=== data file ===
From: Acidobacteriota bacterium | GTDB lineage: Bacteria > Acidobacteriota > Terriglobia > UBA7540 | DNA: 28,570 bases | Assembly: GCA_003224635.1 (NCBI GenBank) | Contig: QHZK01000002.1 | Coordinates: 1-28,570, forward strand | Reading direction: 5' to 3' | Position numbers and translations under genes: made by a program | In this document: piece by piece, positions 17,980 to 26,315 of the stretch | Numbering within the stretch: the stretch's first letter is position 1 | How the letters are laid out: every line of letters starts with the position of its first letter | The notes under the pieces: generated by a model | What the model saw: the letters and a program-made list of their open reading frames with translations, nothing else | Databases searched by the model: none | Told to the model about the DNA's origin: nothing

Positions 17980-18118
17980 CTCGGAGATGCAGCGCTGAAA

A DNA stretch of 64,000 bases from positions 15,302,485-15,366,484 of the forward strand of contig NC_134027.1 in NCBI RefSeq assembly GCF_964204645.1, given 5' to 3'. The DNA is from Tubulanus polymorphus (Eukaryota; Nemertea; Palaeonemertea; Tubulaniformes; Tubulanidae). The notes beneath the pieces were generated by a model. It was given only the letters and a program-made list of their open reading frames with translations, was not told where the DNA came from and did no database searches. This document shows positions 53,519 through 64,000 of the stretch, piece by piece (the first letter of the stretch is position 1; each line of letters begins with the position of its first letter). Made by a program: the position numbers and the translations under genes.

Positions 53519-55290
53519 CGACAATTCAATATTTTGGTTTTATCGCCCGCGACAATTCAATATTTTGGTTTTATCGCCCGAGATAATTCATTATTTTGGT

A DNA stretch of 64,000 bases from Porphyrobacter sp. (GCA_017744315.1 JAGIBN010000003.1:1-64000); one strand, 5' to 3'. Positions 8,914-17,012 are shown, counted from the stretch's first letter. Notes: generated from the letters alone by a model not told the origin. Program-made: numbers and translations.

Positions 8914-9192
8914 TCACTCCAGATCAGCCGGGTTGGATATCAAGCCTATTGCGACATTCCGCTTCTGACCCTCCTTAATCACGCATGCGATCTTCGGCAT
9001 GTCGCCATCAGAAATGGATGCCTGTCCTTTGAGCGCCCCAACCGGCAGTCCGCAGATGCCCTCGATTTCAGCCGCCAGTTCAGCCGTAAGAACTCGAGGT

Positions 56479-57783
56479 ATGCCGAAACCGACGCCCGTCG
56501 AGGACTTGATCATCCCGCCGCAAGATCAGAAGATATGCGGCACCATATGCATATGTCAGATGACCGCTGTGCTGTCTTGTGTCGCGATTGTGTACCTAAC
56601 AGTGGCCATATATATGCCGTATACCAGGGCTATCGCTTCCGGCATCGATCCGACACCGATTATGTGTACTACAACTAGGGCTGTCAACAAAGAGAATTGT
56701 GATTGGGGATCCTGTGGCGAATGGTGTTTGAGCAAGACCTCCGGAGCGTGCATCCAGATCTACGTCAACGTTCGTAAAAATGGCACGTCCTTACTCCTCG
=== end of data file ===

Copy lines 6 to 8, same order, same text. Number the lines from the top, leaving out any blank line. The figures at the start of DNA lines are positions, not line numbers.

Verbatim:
53519 CGACAATTCAATATTTTGGTTTTATCGCCCGCGACAATTCAATATTTTGGTTTTATCGCCCGAGATAATTCATTATTTTGGT

A DNA stretch of 64,000 bases from Porphyrobacter sp. (GCA_017744315.1 JAGIBN010000003.1:1-64000); one strand, 5' to 3'. Positions 8,914-17,012 are shown, counted from the stretch's first letter. Notes: generated from the letters alone by a model not told the origin. Program-made: numbers and translations.

Positions 8914-9192